Fighting for Nothing—and Everything—in New York

Fightland Blog

By Jim Genia

Photo by Spencer Platt/Getty

Somewhere in between the walk to the cage and the first punch, an existential barrier was crossed, a kind of invisible line of demarcation that usually separates men from beasts, but tonight was traversed freely. And nowhere was this more evident than when the server from the International House of Pancakes battled a kid from Japan.

The cage is set up on the dance floor at the Terminal 5 nightclub, and 2,100 pairs of eyes watch as Rich Pabon—a deeply religious 135-pound ball of muscle from Bay Shore, Long Island—hoists Takahiro Ishikawa up, adjusts to make sure the Japanese fighter’s forearm isn’t too tight around his neck, and delivers a slam that makes the crowd squeal with Roman Colosseum-esque glee. There are promises of great displays of technique and violence further on in the card, but this back-and-forth scrap has taken everyone by surprise, and now the reward for each sudden flurry of punches to the face, each mad scramble, and each close submission barely dodged, is furious cheering and applause.

It’s Friday night in Manhattan, and though a 1997 law makes professional incarnations of MMA competition illegal, amateur fights are 100% kosher—a nugget of truth that Victory Combat Sports (VCS) has turned into something classy and cool. While Rich and Takahiro are duking it out in the cage, cocktails are being sipped judiciously in the audience. Investment bankers are mingling with personal trainers. Under a tent set up in a corner of the nightclub, a tattoo artist’s needle is buzzing. A reporter from a TV network in France is flitting about with a camera.

In Las Vegas, this mise-en-scene would involve fighters who’d survived a stint on a reality show, or fighters who’d maybe clawed their way up a regional circuit until their paychecks had at least three zeroes in them. But that’s not New York or VCS, and when Rich and Takahiro turn Round 3 of their battle into a dogfight of aggressive striking, and submission attempts, the excitement of the bouts can sometimes transcend what you’d see pretty much everywhere else in the country.

Elsewhere, they’re doing it for money. Rich, Takahiro, and every other fighter on the ten-bout card, are doing it for no reason other than that they want to.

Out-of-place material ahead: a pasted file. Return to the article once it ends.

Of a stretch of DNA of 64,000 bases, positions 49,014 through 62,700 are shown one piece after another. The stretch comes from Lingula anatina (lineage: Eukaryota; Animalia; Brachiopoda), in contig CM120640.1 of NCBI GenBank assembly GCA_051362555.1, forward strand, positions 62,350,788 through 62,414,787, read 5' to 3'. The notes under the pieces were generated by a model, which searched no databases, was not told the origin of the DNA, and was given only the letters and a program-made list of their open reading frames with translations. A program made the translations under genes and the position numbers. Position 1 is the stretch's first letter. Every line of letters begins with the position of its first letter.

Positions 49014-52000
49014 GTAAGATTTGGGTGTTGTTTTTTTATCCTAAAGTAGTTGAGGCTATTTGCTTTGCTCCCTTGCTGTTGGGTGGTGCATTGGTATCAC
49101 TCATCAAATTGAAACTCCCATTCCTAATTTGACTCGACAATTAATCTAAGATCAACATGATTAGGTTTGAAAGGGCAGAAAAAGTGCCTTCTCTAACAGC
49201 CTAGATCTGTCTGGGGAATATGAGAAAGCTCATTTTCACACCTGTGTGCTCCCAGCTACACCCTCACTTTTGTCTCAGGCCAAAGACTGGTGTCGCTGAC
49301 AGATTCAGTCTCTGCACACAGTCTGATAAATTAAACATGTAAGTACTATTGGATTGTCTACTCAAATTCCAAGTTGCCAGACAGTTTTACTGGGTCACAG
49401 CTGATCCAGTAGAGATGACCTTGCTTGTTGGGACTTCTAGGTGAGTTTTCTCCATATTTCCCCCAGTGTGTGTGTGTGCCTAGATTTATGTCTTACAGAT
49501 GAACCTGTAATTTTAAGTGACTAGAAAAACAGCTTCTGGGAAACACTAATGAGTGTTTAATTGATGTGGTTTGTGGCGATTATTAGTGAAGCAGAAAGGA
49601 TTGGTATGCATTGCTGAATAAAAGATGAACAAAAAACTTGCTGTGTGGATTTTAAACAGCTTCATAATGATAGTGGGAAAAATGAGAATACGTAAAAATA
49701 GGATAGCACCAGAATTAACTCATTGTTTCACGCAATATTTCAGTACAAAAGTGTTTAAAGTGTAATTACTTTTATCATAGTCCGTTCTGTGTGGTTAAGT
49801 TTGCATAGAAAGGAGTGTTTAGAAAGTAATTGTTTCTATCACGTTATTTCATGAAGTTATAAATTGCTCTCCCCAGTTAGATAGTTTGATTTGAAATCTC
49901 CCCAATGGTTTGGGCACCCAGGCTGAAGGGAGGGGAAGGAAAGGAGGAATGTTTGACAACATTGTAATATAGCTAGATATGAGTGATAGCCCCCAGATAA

And as the intensity of the wars waged implies, they really, really want to.

The bell rings signaling the end and the assembled crowd showers the duo with more applause. Then the judges’ scorecards are read, and by the slimmest of margins, victory is awarded via split decision to Rich. He celebrates with a backwards somersault, and follows that up with copious praises to God, his opponent, everyone.

Soon, two fresh fighters are ushered into the cage. After them, two more, then another two more…

In a dim stairwell, Rich tells me that he’s fought six times since October, and given that it’s now April, that’s a hell of a fight schedule. “You start off as a pro with a 0-0-0 record,” he says. “So now is the time to do all your learning in the cage.”

In March, I watched Rich lose a grueling match at a show in a Jamaica, Queens nightclub. Prior to that, I saw him submit a Marine in a fight on Long Island, and outlast a kid in a bout at a rec center in Corona. None of those performances compare to the effort he put forth tonight, and when I tell him that, he grins. He can’t stop grinning, actually.

For Rich, wanting to be in the Octagon, taking it and dishing it out, is part and parcel for realizing his dream of eventually fighting pro. The hard-earned love from tonight’s crowd is just gravy.

But that love can be its raison d’etre as well.

Bernardo Cano makes his way to the cage, already a champ in another amateur MMA organization, and vying for a shiny belt that VCS is offering up. Like his teammate Rich, Bernardo is doing it for free, doing it because he wants to, and doing it because somewhere on the horizon lurks the brass ring of a pro career.

However, for the tall, affable 170-pounder from Astoria, there’s more to it than that. Because unlike most, Bernardo has already carved out a good bit of fight fame for himself, and it’s manifested in the form of accolades, a camera crew following him around to document his every move, and a partisan section of the audience predisposed to chant his name. Even his dad is there, ready to run up to the cage to shout passionately before stepping back into the masses.

Like Rich, Bernardo thrills the audience. But his opponent—a Brooklynite named Rob Ovalle—is successful in wearing him down, and after Bernardo drops him with a spectacular spinning backfist, Ovalle gets the fight to the ground and more or less keeps it there. The end comes via choke and tap out. When the dust settles, Bernardo apologizes to those he thinks he let down.

The apology is a curious thing, because no apologies are necessary. It’s New York, and just two years before, such an assemblage of combat sports participants and fans would’ve been unheard of. But somehow, in fighting for nothing, Bernardo—and others like him—are fighting for everything.

And without question, those are the best fights of all.


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